# 6.1. Introduction

IDAS is part of a software family called SUNDIALS: SUite of Nonlinear and DIfferential/ALgebraic equation Solvers [70]. This suite consists of CVODE, ARKODE, KINSOL, and IDAS, and variants of these with sensitivity analysis capabilities, CVODES and IDAS.

IDAS is a general purpose solver for the initial value problem (IVP) for systems
of differential-algebraic equations (DAEs). The name IDAS stands for Implicit
Differential-Algebraic solver with Sensitivity capabilities. IDAS is an
extension of the IDA solver within SUNDIALS, itself based on on DASPK
[23, 24], but is written in ANSI-standard C rather than
Fortran77. Its most notable features are that, (1) in the solution of the
underlying nonlinear system at each time step, it offers a choice of
Newton/direct methods and a choice of Inexact Newton/Krylov (iterative) methods;
and (2) it is written in a *data-independent* manner in that it acts on generic
vectors and matrices without any assumptions on the underlying organization of
the data. Thus IDAS shares significant modules previously written within CASC
at LLNL to support the ordinary differential equation (ODE) solvers CVODE
[38, 73] and PVODE [29, 30], and also the
nonlinear system solver KINSOL [74].

At present, IDAS may utilize a variety of Krylov methods provided in SUNDIALS that can be used in conjuction with Newton iteration: these include the GMRES (Generalized Minimal RESidual) [106], FGMRES (Flexible Generalized Minimum RESidual) [105], Bi-CGStab (Bi-Conjugate Gradient Stabilized) [131], TFQMR (Transpose-Free Quasi-Minimal Residual) [56], and PCG (Preconditioned Conjugate Gradient) [65] linear iterative methods. As Krylov methods, these require little matrix storage for solving the Newton equations as compared to direct methods. However, the algorithms allow for a user-supplied preconditioner, and, for most problems, preconditioning is essential for an efficient solution.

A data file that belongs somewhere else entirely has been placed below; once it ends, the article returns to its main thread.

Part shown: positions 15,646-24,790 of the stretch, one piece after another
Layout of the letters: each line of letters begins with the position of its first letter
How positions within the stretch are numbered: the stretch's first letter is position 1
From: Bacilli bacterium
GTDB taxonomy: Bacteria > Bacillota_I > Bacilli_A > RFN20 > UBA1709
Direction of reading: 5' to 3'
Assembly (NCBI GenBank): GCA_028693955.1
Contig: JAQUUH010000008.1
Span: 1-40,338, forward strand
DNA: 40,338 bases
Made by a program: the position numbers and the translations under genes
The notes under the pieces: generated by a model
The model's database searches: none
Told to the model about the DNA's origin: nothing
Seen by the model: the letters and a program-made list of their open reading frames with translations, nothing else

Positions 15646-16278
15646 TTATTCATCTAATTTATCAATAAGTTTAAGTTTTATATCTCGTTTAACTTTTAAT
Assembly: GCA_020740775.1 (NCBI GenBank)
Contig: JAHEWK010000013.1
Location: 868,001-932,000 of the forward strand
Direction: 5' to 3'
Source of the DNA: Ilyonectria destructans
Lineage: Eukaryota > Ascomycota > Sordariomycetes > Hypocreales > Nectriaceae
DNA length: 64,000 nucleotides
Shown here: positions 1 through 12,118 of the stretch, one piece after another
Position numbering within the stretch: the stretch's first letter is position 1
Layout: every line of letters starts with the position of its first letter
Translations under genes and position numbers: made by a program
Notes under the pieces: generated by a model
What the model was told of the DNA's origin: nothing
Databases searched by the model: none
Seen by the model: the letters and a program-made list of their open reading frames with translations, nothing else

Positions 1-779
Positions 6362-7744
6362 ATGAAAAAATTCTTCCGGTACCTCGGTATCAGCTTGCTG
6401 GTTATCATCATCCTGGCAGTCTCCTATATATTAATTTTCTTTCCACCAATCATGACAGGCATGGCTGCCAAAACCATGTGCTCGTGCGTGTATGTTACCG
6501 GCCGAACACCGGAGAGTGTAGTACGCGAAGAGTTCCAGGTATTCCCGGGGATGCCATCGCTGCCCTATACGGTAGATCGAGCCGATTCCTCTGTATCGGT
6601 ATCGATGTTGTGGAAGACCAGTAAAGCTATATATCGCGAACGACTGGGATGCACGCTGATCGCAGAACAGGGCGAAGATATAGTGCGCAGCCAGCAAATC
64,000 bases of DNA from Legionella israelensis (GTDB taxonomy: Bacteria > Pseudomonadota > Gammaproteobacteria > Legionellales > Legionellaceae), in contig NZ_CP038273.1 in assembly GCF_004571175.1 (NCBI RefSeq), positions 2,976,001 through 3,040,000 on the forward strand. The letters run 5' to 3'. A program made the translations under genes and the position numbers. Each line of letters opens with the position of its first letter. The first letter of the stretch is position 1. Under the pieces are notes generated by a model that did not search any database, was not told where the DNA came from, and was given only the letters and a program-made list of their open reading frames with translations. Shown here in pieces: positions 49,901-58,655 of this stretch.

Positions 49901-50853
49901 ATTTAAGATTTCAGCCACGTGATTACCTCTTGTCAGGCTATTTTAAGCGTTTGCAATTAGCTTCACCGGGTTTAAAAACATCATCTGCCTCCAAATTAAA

For very large DAE systems, the Krylov methods are preferable over direct linear solver methods, and are often the only feasible choice. Among the Krylov methods in SUNDIALS, we recommend GMRES as the best overall choice. However, users are encouraged to compare all options, especially if encountering convergence failures with GMRES. Bi-CGFStab and TFQMR have an advantage in storage requirements, in that the number of workspace vectors they require is fixed, while that number for GMRES depends on the desired Krylov subspace size. FGMRES has an advantage in that it is designed to support preconditioners that vary between iterations (e.g. iterative methods). PCG exhibits rapid convergence and minimal workspace vectors, but only works for symmetric linear systems.

IDAS is written with a functionality that is a superset of that of IDA.
Sensitivity analysis capabilities, both forward and adjoint, have been added to
the main integrator. Enabling forward sensitivity computations in IDAS will
result in the code integrating the so-called *sensitivity equations*
simultaneously with the original IVP, yielding both the solution and its
sensitivity with respect to parameters in the model. Adjoint sensitivity
analysis, most useful when the gradients of relatively few functionals of the
solution with respect to many parameters are sought, involves integration of the
original IVP forward in time followed by the integration of the so-called